Daily fantasy sports is a niche sector that has been through the wars in 2016, with several US states coming at a quickly established and big money industry, demanding it prove it isn’t simply unlicensed gambling dressed up as a game of skill.
Though there’s a skill element to daily fantasy sports, the same as there is in poker, the ultimate win is based on situations out of the player’s control, so personally I don’t think there’s doubt that the industry is gambling.
But there’s also no doubt Uber breaks laws around taxi and limo service, and Air BNB betrays local laws around licensing B&Bs, so in a world where getting to market and growing quickly enough can force the powers that be to change the rules for you, rather than insisting you follow them, the DFS business has done well to get on the good side of lawmakers.
That regulatory spat playing out earlier in the year hurt companies in the DFS business, and few moreso than Fantasy Aces (FAS.V), which had only recently gone public when the issue arose, and was building a fast fanbase, albeit far smaller than the dominant two players in the game, FanDuel and DraftKings.
2016 has been a better year for the company than 2015 was, but Q3 was down from Q2, partly due to the end of the baseball and NBA seasons, but also partly to lower marketing spends.
- Gross Revenue of $454,689, 170% increase over Q3 2015
- Prize Payouts of $5,315,133, 169% increase over Q3 2015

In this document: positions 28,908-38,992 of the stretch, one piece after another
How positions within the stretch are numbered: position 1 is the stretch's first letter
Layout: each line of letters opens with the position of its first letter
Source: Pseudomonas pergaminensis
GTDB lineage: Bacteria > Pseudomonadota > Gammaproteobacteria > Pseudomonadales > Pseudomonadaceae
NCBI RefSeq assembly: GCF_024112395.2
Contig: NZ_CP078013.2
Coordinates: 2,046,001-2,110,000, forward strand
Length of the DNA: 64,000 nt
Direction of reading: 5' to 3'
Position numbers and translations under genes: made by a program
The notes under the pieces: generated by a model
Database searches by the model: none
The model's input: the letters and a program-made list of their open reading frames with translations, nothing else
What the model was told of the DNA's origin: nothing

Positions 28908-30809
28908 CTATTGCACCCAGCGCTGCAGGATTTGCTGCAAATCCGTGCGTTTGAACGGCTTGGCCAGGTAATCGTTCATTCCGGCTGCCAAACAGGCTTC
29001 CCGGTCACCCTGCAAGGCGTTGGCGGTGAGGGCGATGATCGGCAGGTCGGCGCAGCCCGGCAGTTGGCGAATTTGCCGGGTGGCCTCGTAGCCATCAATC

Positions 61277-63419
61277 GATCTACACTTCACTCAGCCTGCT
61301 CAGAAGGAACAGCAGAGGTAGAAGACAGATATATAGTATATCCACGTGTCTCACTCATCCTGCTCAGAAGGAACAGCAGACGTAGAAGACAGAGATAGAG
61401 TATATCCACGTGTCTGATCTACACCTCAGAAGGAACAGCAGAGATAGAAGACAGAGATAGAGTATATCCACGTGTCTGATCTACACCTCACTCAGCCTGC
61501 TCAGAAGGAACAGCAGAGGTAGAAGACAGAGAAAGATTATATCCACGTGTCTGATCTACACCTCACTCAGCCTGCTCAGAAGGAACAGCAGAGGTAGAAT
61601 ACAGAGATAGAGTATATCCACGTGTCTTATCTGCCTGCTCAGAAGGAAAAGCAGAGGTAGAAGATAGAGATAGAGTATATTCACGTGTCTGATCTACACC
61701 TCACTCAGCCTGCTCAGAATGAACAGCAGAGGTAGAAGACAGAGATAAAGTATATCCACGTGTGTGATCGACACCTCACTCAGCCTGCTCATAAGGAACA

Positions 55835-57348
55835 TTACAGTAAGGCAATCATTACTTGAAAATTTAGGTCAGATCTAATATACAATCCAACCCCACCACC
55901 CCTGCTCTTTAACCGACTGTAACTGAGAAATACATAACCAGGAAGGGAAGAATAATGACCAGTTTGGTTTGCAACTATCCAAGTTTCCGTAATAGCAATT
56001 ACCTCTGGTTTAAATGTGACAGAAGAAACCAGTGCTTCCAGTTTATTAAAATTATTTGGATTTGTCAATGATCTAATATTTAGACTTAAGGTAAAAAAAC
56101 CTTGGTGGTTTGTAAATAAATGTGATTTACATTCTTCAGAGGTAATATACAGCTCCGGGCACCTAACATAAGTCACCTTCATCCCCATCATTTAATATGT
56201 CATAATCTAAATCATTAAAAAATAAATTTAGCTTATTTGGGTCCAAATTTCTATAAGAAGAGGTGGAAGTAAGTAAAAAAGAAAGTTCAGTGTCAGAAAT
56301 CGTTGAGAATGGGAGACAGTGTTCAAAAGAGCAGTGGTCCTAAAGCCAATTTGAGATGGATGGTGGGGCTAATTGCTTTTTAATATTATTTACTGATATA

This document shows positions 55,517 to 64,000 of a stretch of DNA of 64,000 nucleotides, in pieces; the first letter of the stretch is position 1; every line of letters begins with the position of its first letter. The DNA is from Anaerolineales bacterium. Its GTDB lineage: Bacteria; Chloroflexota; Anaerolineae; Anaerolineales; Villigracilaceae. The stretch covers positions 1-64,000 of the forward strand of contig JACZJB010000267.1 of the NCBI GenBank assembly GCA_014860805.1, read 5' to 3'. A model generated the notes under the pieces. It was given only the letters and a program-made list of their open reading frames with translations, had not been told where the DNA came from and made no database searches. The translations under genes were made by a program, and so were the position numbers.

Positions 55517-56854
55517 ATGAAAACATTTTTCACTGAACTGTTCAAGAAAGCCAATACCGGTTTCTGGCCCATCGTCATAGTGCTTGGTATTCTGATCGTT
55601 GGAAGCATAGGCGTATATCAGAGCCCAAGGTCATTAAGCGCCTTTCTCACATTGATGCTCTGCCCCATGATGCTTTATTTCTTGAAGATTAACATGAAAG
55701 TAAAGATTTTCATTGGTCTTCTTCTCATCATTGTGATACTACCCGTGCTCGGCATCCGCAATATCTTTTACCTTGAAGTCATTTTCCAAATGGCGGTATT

- Game Entries: 494,254, 168% increase over Q3 2015
- Site Marketing Expense reduced 235% for the same period
- Gross Revenue of $514,984, 280% increase over Q2 2015
- Prize Payouts of $5,649,000, 240% increase over Q2 2015
- Game Entries: 655,270, 230% increase over Q2 2015
If that gross revenue seems low, that’s a factor of the way DFS is built. With competition so hot between companies in the space, and the size of payouts being a big factor in attracting players – or otherwise – Fantasy Aces is inextricably drawn into a marketing war it must stay in if it is to grow, but that helps bleed it financially to a place where margins are razor thin.
Prize payouts amounted to $9 million in the first halt of the year, which was up 243% on the previous year. 100,000 users are in the company database, with half of those coming from a $450k most-stock buyout of Fantasy Feud earlier in the year.
So is Fantasy Aces worth buying into? Well, that’s a tough one.
There’s no denying the number of players has been growing, as is the revenue and prize payout level when compared to 2015. But a lack of cash hemmed the company in a little on its promotional efforts, which may come back to haunt them over time.
FanDuel and DraftKings are looking to merge, which would create a mega-dominator in the sector, but also likely free up some players for something new. As a larger dominant player would have less need to spend the hundreds of millions it has thus far in the ongoing 1-2 war, it may focus itself on gobbling up the smaller players. It may just as well focus on driving them out of business, by putting its money to impossibly large payouts rather than advertising.
Currently, Fantasy Aces is trading at an incredibly low $1.8 million market cap, which makes it worth a punt going forward. In pre-rolback terms, the company is a 1c stock, but the 5c it’s currently trading at leaves a lot of value for any sort of positive lift in what is always a healthy Q4 in the DFS space.
If you’re looking for a turnaround, and you have a little patience, maybe this is worth a sniff. For me, watchlist.
— Chris Parry